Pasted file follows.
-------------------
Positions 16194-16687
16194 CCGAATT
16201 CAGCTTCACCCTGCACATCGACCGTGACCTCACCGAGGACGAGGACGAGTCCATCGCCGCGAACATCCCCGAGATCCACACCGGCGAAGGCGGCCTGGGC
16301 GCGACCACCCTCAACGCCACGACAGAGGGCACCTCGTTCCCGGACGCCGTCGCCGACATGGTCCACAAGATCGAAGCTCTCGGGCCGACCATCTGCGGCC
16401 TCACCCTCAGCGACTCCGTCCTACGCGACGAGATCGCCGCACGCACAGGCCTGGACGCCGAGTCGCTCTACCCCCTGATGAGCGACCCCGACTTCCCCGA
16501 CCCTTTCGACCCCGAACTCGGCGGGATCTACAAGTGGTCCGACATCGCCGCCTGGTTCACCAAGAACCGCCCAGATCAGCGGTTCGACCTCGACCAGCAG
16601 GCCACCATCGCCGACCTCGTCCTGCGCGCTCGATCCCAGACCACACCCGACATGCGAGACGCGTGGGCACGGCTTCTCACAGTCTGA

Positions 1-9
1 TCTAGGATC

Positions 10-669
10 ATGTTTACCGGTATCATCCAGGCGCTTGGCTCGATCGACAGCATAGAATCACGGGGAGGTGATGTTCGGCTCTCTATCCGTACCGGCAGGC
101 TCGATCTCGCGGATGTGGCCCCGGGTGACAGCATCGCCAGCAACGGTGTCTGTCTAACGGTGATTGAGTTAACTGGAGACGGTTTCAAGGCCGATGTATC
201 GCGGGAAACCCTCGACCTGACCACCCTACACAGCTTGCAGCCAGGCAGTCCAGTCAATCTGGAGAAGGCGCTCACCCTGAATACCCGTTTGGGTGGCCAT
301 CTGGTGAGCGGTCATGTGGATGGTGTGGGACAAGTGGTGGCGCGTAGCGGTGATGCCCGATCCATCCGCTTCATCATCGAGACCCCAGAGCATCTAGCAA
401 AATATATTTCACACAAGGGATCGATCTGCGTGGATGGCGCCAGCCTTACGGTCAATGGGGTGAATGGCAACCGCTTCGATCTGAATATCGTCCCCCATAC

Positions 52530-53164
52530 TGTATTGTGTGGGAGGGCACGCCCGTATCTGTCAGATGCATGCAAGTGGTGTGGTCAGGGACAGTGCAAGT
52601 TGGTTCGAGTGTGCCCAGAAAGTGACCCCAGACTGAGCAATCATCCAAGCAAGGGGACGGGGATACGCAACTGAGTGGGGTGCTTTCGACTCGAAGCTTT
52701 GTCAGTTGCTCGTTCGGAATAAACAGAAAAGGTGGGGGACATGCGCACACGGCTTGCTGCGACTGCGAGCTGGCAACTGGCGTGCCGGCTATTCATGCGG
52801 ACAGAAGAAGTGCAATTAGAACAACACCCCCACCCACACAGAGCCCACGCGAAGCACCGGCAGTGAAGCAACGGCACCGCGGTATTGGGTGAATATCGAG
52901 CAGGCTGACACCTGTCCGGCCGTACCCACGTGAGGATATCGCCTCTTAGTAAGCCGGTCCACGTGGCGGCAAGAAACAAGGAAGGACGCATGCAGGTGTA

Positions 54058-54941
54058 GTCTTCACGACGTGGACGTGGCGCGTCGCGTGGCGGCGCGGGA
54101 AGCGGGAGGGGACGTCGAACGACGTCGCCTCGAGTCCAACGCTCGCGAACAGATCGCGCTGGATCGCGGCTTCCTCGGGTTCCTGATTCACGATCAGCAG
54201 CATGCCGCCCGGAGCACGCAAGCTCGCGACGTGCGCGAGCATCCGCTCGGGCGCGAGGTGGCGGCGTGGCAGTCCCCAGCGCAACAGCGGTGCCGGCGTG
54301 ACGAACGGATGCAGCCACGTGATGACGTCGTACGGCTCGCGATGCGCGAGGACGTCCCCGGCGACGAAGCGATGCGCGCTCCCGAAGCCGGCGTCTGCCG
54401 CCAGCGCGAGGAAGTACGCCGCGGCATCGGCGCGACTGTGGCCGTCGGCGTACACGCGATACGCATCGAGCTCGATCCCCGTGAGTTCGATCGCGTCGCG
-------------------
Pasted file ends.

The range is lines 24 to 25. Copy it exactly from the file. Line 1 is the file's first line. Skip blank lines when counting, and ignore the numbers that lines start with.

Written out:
54101 AGCGGGAGGGGACGTCGAACGACGTCGCCTCGAGTCCAACGCTCGCGAACAGATCGCGCTGGATCGCGGCTTCCTCGGGTTCCTGATTCACGATCAGCAG
54201 CATGCCGCCCGGAGCACGCAAGCTCGCGACGTGCGCGAGCATCCGCTCGGGCGCGAGGTGGCGGCGTGGCAGTCCCCAGCGCAACAGCGGTGCCGGCGTG